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Almost everyone is a fan of lilacs, a beautiful shrub complete with canes and flowers coupled with a sweet scent. Moreover, lilac flowers come in seven different colours and will bloom steadily for six weeks each season. These plants are strong, simple to care for and low maintenance. They reach varying sizes based on the variety and their gorgeous fragrant blooms attract butterflies and neighbours alike.
|Sun||Full or partial sun|
|Soil||Any type, with neutral to alkaline soil|
|Flowers||Pink, blue, white, purple|
|Special features||Attracts butterflies|
Planting lilac trees
When you start planting your lilacs, be sure you have fertile, well-drained soil. If the soil you have in your garden is poor in nutrients or density, you can add compost to enrich it before planting. If possible, keep the pH levels around neutral or slightly alkaline; you can test this level with a simple at-home test kit. If you have a good variety of plants already in your garden then it will probably be fine for growing a lilac tree.
With your soil all ready, you can choose the location. Pick a place where the lilac will enjoy access to at least six hours of sun. When lilacs get insufficient sunlight their blooms are not as impressive and they thrive more when planted in the sun.
The soil needs to be well-draining. Lilacs will not bloom if the soil has too much water. Once you are ready to plant, do it in the autumn if possible, or spring if a must. In the autumn they have often stopped growing but the ground is still warm so they will put out some roots before winter giving them a better start the following spring.
If you are planting a potted lilac tree from a nursery, spread out the roots as you settle the Lilac into the hole you dig but don’t disturb the roots too much. If the roots have become balled up or they are inside of a burlap sack, simply remove the covering and any rope around it before you plant. Then place the plant approximately 60cm deeper than where it was in the pot and put some topsoil around it, particularly around the roots.
Once your lilac is settled make sure to water it and then complete it with some topsoil. If you have more than one lilac bush that you are planting at once, space them out a metre or two apart depending on the variety because they can grow fairly large and need room to grow.
Once you have planted your lilac, caring for them is quite simple. Every spring you just need to add a layer of compost to your plant and then throw some mulch in there to help it retain moisture. Adding the mulch in tandem with the compost will better control the weeds as well.
After you have planted your lilac tree you will need to keep it watered until it’s established, something you will have to be more observant of in the summertime. Usually once established they won’t need watering because they have a good deep root system and can usually get all the water they need themselves.
If your lilac is not blooming it might be indicative of over-fertilisation or incorrect pruning because they flower on the previous year’s growth. Lilacs do not require a great deal of fertilisation and will typically only tolerate a 10-10-10 handful at the end of winter. After the Lilac has finished blooming you can put some manure and lime around the base if you want, trim the bush to create the shape that you desire and get rid of any suckers that tend to form around the base of the plant.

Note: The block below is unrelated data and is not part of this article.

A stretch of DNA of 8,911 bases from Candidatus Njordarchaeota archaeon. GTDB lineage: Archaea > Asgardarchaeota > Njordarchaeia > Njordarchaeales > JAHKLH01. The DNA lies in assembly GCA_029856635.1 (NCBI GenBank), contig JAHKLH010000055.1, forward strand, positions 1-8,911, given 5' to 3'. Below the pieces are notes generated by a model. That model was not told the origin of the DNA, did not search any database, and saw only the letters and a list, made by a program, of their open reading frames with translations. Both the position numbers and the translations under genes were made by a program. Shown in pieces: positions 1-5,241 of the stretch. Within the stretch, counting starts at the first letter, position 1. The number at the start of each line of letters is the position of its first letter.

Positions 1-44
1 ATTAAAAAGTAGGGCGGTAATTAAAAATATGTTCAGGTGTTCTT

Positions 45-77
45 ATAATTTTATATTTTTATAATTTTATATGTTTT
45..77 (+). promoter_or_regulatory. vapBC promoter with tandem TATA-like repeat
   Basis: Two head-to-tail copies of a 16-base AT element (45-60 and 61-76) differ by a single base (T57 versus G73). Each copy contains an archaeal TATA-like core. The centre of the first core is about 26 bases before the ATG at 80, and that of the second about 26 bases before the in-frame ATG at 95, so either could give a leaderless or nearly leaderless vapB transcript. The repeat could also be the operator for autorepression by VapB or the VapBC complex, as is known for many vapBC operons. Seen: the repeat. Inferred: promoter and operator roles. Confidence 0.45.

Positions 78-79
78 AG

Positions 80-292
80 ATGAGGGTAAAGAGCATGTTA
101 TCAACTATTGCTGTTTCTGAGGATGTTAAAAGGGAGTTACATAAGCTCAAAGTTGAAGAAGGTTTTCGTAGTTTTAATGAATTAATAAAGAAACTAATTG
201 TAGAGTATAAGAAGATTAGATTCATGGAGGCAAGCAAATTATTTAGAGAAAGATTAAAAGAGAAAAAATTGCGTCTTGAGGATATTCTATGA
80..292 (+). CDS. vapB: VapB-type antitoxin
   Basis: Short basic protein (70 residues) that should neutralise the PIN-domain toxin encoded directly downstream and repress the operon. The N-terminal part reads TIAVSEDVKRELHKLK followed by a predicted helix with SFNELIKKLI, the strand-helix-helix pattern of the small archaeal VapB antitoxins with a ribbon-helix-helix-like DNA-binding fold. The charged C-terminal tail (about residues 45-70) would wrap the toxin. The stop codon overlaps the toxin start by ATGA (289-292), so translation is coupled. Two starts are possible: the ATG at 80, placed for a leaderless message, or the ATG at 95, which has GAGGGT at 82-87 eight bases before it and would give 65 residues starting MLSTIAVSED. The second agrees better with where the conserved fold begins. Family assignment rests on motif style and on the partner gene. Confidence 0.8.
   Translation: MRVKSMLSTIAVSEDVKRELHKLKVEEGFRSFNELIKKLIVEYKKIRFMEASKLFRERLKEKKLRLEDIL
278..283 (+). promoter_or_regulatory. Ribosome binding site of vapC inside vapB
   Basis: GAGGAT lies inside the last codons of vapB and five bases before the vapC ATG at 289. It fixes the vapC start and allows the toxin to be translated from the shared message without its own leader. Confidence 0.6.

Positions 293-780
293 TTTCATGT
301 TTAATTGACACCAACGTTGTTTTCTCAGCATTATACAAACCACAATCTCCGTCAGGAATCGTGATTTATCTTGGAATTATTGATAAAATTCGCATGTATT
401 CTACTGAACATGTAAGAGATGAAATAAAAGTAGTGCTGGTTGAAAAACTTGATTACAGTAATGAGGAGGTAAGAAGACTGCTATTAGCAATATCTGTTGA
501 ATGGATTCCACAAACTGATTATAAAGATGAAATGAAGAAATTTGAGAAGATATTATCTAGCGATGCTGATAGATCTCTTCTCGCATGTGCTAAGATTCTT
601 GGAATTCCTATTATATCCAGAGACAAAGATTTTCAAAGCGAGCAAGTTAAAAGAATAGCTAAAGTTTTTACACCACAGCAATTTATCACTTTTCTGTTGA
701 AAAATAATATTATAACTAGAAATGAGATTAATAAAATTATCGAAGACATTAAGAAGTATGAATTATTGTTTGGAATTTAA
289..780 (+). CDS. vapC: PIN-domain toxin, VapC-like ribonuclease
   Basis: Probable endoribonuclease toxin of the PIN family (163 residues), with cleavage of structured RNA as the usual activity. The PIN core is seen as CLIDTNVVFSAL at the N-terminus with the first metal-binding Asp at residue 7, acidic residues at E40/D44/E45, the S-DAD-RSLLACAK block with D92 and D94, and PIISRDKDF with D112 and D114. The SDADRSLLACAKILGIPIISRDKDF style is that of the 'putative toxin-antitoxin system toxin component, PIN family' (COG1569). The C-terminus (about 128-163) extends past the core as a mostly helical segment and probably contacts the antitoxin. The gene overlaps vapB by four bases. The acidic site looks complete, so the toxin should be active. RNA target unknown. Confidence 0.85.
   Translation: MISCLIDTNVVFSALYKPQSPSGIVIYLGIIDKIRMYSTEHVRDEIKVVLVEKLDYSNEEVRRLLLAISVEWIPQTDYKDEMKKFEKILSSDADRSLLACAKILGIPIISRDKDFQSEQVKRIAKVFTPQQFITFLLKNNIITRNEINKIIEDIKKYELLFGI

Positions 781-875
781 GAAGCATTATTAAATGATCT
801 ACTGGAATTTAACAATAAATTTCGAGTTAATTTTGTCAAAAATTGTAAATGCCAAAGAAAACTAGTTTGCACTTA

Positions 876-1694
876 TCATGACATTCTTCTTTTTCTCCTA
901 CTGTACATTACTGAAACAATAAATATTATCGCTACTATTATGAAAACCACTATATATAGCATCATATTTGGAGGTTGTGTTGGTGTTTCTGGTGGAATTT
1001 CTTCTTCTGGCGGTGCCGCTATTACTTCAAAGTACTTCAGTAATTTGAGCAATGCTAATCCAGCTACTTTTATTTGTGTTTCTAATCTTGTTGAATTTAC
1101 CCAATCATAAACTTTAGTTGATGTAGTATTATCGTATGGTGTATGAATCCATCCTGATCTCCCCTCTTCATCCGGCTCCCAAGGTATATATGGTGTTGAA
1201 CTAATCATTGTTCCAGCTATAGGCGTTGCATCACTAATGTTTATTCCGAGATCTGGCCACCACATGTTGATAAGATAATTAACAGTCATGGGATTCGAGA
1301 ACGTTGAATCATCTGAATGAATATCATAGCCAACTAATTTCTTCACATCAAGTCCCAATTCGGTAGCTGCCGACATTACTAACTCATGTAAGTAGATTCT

Pruning lilac trees
When it comes time to prune, you need to be aware that lilacs will bloom on old wood and this means the wood from the previous season so it’s critical that you only prune in the springtime right after they have bloomed.
If you do it before that, or you do it later in the summer, you might end up removing the wood on which your flowers bloom or you might remove the newly developing flowers before they have a chance to bloom. This is probably the most common reason for lilac trees not flowering. So as soon as it’s flowered, just give it a prune to keep it to your desired shape and size.
Each year after your flowers have bloomed you can get rid of any dead or diseased wood. You can also prune out any of the oldest canes all the way down to the base, get rid of suckers and cut back any branches that are very weak because they will not be able to cope with the weight of the flowers.
How to prune large overgrown lilacs
If your lilac is very old and mature, you can revive it by removing one-third of the oldest branches all the way down to the ground, with the following year removing half of the remaining old branches, and the third year remove the remaining old branches. This type of rejuvenation is something you can do with mature plants. With very mature plants you can also just chop the entire plant down to about 1 to 2 metres, which might sound drastic, but rest assured that lilacs are incredibly strong so it will work well without harming the plant. However, it will take your shrub a few years to come back to flowering at its full potential.
Common pests and diseases
Lilacs are prone to issues with slugs and snails in particular so keep your eyes peeled. In terms of diseases, white powdery mildew might show up on your lilac, especially if you have had a hot and humid summer.
This is typically not harmful it’s just unsightly. You can purchase a spray for mildew, however, with larger trees, it can be impractical but is well worth doing on smaller plants.
If you want to improve the flowering, don’t let the grass grow near your lilac. Instead, cover the immediate area around the base with things like bark or stone. Only prune immediately after flowering and never at any other time of year.